Categorized | Featured, National News

VAT Bill Could Be Tabled This Month


The bill to introduce Value Added Tax (VAT) could be introduced in the House of Assembly this month, according to officials in the finance ministry.

The sources confirmed to the Bahama Journal over the weekend that the reason the bill has not been tabled is because there are “still pieces of it that need to be worked on.”

Sources confirmed to the Journal that it was expected that the bill would be tabled in the House of Assembly in mid-February.

Meanwhile, State Minister for Finance Michael Halkitis said the government has been getting a number of suggestions for alternatives to VAT as the tax’s July 1 implementation nears.

“Some have come in and we are looking to see what the feasibility of those are,” he recently said. “Some of the people from the private sector continue to make representations through various groups. We are continuing to meet with them continually to get their input and see what alternative they can offer and see what the impact they believe would be on their business and so that process is ongoing.”

The government is also currently in discussions with the Grand Bahama Port Authority (GBPA) to determine how the country’s second city will deal with Value Added Tax (VAT) as it is still under the Hawksbill Creek Agreement.

The cornerstone of the Hawksbill Creek Agreement is that residents or licensees in the port area are free from personal income taxes, corporate profit tax, capital gains tax, death taxes or property taxes until 2015.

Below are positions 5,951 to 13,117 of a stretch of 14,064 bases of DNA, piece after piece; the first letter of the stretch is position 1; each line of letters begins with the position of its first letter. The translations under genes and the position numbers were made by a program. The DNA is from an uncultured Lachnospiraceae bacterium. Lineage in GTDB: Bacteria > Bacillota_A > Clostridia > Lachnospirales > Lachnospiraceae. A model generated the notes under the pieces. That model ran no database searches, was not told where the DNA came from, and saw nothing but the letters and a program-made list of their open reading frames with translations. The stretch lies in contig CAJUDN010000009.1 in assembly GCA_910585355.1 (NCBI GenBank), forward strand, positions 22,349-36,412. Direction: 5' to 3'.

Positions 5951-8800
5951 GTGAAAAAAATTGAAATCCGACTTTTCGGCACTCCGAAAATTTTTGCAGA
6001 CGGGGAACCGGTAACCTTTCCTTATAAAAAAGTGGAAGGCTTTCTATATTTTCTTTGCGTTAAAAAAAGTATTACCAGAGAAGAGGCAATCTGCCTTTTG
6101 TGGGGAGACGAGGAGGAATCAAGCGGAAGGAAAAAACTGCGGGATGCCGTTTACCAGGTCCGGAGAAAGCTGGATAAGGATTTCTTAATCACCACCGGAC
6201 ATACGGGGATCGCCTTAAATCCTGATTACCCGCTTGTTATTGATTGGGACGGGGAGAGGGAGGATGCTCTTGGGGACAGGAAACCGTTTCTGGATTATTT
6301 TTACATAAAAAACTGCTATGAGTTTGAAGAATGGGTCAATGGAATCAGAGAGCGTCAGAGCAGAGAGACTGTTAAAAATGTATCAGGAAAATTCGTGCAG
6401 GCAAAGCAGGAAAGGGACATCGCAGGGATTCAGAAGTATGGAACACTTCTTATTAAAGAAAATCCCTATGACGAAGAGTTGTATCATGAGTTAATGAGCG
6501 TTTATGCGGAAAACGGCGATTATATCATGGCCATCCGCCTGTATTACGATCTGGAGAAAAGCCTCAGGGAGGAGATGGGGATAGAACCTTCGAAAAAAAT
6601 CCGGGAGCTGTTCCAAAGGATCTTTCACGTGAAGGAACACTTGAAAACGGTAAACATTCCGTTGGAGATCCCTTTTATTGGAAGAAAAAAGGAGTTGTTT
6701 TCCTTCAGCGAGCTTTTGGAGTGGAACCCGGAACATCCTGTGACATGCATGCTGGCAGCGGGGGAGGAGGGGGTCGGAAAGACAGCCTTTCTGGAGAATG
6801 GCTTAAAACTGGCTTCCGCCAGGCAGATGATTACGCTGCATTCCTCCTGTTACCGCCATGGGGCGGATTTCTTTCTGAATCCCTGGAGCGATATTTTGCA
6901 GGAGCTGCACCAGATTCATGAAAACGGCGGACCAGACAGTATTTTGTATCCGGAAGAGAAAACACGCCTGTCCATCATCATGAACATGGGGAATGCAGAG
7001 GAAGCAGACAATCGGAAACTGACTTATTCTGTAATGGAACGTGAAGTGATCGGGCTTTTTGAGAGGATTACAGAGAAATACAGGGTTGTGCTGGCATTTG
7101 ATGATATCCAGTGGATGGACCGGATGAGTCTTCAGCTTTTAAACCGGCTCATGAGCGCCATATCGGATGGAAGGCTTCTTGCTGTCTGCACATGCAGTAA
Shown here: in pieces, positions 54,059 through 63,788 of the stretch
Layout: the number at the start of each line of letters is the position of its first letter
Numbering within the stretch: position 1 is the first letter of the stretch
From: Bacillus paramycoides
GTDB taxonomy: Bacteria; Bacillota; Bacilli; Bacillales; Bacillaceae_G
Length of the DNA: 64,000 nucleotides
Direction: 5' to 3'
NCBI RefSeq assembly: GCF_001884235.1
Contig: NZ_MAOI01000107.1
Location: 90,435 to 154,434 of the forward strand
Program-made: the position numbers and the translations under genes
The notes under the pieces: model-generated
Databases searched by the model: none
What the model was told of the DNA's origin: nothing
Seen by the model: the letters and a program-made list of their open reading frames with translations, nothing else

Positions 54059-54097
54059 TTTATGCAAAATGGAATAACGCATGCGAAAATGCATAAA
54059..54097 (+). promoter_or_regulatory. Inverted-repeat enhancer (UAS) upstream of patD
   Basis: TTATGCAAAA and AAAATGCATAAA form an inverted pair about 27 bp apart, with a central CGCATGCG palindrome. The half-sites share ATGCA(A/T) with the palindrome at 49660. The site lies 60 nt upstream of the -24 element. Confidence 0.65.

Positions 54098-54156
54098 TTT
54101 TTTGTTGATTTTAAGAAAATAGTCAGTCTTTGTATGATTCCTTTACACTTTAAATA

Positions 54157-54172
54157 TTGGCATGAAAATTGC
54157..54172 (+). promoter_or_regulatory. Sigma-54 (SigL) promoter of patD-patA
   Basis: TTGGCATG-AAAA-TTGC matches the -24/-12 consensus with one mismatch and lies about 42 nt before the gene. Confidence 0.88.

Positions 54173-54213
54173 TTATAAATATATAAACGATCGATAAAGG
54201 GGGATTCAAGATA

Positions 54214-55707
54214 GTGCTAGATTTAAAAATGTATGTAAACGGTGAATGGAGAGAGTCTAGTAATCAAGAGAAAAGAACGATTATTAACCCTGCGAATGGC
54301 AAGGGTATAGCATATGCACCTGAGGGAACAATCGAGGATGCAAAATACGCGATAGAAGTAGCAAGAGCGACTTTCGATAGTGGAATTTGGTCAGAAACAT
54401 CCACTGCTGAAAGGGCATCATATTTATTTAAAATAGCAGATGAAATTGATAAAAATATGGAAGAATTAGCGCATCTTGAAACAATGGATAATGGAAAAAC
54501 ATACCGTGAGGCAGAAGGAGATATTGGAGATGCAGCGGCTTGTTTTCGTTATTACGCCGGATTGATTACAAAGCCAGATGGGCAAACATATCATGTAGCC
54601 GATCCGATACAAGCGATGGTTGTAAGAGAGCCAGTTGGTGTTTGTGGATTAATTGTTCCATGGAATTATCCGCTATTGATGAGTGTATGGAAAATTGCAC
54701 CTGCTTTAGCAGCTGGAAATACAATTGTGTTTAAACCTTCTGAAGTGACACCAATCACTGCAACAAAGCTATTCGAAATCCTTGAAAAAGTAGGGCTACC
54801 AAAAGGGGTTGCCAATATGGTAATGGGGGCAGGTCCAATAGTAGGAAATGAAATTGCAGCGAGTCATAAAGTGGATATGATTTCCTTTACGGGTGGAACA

Super Value’s Chief Executive Officer Rupert Roberts has long been an advocate against VAT implementation and said the government has alternatives but is ignoring them.

“I was trying to point out that VAT is a negative way to tax the people,” Mr. Roberts said.

“We have to raise money to help with the national debt but I think VAT is a negative way and will not do it. VAT will kill the economy and the alternatives will not. I went to Government High School and they taught me economics, they didn’t teach me anything about VAT. VAT is not economical and it’s a very negative system to raise funds.”

Mr. Roberts said if implemented, he will definitely have to pass the tax on to his customers.

“We will survive but we will have to pass the tax on to the public,” he said.

The government plans to implement VAT at 15 per cent in most cases and 10 per cent for the hotel industry.

They also project that it will generate some $200 million in revenue.

Written by Jones Bahamas

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